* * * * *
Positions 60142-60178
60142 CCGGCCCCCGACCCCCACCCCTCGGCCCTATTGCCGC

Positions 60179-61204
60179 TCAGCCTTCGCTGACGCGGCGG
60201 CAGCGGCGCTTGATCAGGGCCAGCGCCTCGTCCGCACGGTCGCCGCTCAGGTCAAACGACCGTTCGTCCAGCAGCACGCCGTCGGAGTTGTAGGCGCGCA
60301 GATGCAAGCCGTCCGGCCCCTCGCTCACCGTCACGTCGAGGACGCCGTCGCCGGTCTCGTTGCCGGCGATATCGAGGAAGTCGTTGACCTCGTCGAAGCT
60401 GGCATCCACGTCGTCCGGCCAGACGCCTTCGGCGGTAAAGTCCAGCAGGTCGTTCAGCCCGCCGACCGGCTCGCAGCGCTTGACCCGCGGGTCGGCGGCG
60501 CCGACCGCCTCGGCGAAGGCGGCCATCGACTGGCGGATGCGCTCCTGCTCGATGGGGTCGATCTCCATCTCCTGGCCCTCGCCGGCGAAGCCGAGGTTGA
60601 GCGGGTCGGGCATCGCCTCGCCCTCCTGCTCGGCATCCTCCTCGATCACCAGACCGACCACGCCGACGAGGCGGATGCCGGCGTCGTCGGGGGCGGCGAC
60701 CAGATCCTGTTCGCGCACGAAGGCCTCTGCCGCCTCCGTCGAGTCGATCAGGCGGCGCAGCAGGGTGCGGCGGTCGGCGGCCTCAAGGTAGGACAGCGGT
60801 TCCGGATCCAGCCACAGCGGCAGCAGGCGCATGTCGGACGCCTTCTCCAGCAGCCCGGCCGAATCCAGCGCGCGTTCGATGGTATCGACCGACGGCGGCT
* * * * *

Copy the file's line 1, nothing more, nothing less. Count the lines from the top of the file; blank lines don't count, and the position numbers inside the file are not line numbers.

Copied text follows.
Positions 60142-60178